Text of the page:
Reviews written by registered user
|4 reviews in total|
*** This review may contain spoilers ***
Turning a board game into a big-budget summer blockbuster was always
going to be a stretch. But Hasbro the company behind the cinematic
juggernaut Transformers series thought they had locked on to a winning
formula for their adaptation of their best-selling board-game
Battleship...namely ditch Michael Bay for the supremely talented Peter
Berg, add aliens and throw shed-loads of money at the screen. And it
The plot such as it is sees Taylor Kitsch play the lovable aimless reluctant hero. Drafted into the Navy after a drunken stunt to impress a girl goes awry he soon rises up through the ranks as his natural ability overshadows his confrontational nature. Meanwhile scientists have discovered a new planet light-years away that might just contain intelligent life. Sending a message to this planet they are seemingly unaware of the potential consequences, that ET might answer and drop by. Back in Hawaii the Navy is gearing up for a massive military exercise when our new "friends" decide to pay a visit. What happens next is man v alien in a spectacular battle of technology and wits for the control of the planet...
So lets start with Kitsch. The poor boy never can quite get a script close to that of his breakout TV role in Friday Night Lights. He's a likable guy, who does his best with the material and can handle the action sequences with aplomb. He is however overawed by Alexander Skarsgard, who manages, in a significantly smaller role, to show why he's better equipped for leading man duties than his John Carter starring cohort. Liam Neeson gives another in his trademark gruff father figure performances. You never get the feeling that he's exerting himself, but that's okay. Rihanna casts aside her singer-cum-actress background and manages to give as good as she gets playing with the boys. Brooklyn Decker never equates to more than eye-candy and the rest of the actors are all given screen-time but no background.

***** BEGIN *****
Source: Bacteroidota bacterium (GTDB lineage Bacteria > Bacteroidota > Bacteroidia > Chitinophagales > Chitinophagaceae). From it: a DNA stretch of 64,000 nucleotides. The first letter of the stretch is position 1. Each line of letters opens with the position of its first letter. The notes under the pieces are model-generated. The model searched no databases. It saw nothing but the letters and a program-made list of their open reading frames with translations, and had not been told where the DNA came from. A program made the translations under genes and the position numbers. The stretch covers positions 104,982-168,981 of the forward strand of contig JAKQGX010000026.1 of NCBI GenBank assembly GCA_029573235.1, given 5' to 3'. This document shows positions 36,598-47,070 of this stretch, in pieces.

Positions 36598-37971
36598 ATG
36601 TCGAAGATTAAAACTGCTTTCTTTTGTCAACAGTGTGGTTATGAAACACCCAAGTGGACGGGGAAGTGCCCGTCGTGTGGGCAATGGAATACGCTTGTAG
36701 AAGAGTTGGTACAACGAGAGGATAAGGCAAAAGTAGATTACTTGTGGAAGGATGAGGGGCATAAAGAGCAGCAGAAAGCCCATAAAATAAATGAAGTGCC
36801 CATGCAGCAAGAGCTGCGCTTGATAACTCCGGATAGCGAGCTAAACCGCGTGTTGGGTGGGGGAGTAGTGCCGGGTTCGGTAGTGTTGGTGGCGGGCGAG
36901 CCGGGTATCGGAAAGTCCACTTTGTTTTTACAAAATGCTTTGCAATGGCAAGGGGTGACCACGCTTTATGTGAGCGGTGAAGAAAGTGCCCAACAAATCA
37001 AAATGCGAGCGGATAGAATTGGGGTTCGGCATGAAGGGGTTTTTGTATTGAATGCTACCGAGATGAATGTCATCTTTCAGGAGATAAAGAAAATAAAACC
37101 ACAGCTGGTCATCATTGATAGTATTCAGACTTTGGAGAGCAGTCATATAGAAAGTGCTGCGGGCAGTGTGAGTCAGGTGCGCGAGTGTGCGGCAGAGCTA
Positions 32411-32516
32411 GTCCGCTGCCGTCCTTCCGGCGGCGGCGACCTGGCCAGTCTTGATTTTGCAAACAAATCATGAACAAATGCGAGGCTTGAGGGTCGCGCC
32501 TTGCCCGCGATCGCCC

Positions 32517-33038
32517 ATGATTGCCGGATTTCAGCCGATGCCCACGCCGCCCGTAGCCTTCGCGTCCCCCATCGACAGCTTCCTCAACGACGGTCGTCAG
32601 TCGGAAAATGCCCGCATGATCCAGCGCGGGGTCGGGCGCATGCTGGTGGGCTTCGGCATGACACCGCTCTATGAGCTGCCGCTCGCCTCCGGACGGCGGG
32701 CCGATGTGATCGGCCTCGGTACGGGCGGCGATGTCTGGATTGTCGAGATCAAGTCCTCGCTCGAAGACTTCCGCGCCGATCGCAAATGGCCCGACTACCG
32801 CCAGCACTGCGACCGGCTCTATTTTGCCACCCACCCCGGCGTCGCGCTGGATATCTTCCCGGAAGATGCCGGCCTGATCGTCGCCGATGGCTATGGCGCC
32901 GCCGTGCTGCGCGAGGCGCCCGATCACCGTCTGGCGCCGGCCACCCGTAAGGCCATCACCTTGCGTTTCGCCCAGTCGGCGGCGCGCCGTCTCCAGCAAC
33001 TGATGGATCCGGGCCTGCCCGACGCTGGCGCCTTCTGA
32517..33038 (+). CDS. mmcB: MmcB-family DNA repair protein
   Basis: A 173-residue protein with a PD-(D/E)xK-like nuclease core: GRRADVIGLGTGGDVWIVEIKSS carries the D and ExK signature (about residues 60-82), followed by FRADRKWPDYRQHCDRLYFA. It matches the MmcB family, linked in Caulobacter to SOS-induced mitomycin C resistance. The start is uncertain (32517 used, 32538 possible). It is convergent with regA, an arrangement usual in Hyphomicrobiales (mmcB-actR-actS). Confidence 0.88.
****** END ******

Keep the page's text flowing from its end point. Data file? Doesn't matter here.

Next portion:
As a feat of technical film-making Battleship is a tour-de-force. It's visually stunning with obvious state of the art effects and seamless CGI for the most part. The alien technology is beautifully rendered, although the aliens themselves leave a lot to be desired. Likewise the movie slows to a crawl during the misconstrued slow-mo weapon loading sequences, which serve to remove the audience from the action rather than immerse them in the spectacle. Aurally the film is amazing, way to loud, but the sound design itself is full of merit. The soundtrack works well in places, less so in others. The liberally used rock classics that magnify the action are well timed, as is the wonderful interjection of the Pink Panther theme. Sadly it all comes apart when we get to the script. The story is woeful, with under developed characters serving only to spout unnecessary exposition and act as the most needless array of clichés seen in many a year. Even by the standards of sci-fi films based on board games this is ludicrous. Berg has a good eye for action but even he can't help but channel his inner Michael Bay when it comes to blowing stuff up. Given a couple more months to develop the script, a good edit job and 40 less decibels and we'd have a real contender on our hands here.